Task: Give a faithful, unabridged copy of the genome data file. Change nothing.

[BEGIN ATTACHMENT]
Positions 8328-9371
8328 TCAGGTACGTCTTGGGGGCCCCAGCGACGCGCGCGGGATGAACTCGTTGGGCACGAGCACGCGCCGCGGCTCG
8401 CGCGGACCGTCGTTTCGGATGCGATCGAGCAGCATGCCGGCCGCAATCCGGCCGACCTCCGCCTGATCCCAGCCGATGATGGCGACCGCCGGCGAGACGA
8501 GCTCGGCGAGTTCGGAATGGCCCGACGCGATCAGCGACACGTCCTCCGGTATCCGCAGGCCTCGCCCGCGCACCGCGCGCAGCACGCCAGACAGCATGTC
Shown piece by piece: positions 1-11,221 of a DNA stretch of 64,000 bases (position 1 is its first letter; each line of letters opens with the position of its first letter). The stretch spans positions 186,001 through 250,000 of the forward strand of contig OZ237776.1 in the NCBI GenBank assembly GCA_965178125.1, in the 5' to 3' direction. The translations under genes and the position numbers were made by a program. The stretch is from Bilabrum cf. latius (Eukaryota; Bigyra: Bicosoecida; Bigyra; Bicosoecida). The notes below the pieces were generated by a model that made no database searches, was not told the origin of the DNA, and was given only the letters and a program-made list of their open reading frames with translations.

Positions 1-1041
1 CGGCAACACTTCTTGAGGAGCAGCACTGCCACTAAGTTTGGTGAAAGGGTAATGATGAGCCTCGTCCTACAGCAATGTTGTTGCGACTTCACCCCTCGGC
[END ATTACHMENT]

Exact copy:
Positions 8328-9371
8328 TCAGGTACGTCTTGGGGGCCCCAGCGACGCGCGCGGGATGAACTCGTTGGGCACGAGCACGCGCCGCGGCTCG
8401 CGCGGACCGTCGTTTCGGATGCGATCGAGCAGCATGCCGGCCGCAATCCGGCCGACCTCCGCCTGATCCCAGCCGATGATGGCGACCGCCGGCGAGACGA
8501 GCTCGGCGAGTTCGGAATGGCCCGACGCGATCAGCGACACGTCCTCCGGTATCCGCAGGCCTCGCCCGCGCACCGCGCGCAGCACGCCAGACAGCATGTC
Shown piece by piece: positions 1-11,221 of a DNA stretch of 64,000 bases (position 1 is its first letter; each line of letters opens with the position of its first letter). The stretch spans positions 186,001 through 250,000 of the forward strand of contig OZ237776.1 in the NCBI GenBank assembly GCA_965178125.1, in the 5' to 3' direction. The translations under genes and the position numbers were made by a program. The stretch is from Bilabrum cf. latius (Eukaryota; Bigyra: Bicosoecida; Bigyra; Bicosoecida). The notes below the pieces were generated by a model that made no database searches, was not told the origin of the DNA, and was given only the letters and a program-made list of their open reading frames with translations.

Positions 1-1041
1 CGGCAACACTTCTTGAGGAGCAGCACTGCCACTAAGTTTGGTGAAAGGGTAATGATGAGCCTCGTCCTACAGCAATGTTGTTGCGACTTCACCCCTCGGC